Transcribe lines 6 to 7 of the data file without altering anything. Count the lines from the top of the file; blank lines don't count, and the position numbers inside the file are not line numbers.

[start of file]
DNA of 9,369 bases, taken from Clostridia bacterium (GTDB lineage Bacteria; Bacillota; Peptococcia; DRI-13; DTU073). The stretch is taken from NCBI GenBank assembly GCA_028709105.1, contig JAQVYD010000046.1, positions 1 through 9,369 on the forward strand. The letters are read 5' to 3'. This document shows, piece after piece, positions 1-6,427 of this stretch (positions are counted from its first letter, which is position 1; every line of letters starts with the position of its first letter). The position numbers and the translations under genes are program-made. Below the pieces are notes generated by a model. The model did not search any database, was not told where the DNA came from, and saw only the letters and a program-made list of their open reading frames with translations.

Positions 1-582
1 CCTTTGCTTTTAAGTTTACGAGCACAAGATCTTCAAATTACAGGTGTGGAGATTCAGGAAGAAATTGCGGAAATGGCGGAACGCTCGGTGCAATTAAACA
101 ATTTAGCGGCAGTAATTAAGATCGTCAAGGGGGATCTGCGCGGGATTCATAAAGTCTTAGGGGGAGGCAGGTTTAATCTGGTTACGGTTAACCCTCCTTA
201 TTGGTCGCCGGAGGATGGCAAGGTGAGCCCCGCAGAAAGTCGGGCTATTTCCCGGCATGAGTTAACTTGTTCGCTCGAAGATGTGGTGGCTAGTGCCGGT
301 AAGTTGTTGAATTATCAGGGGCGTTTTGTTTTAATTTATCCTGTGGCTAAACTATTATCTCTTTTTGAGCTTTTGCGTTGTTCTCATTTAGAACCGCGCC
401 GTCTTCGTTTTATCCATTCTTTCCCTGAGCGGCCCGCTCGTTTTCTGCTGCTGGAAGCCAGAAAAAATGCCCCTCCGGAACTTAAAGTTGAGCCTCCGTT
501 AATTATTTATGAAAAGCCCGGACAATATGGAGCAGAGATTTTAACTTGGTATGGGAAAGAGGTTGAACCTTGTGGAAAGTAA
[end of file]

301 AAGTTGTTGAATTATCAGGGGCGTTTTGTTTTAATTTATCCTGTGGCTAAACTATTATCTCTTTTTGAGCTTTTGCGTTGTTCTCATTTAGAACCGCGCC
401 GTCTTCGTTTTATCCATTCTTTCCCTGAGCGGCCCGCTCGTTTTCTGCTGCTGGAAGCCAGAAAAAATGCCCCTCCGGAACTTAAAGTTGAGCCTCCGTT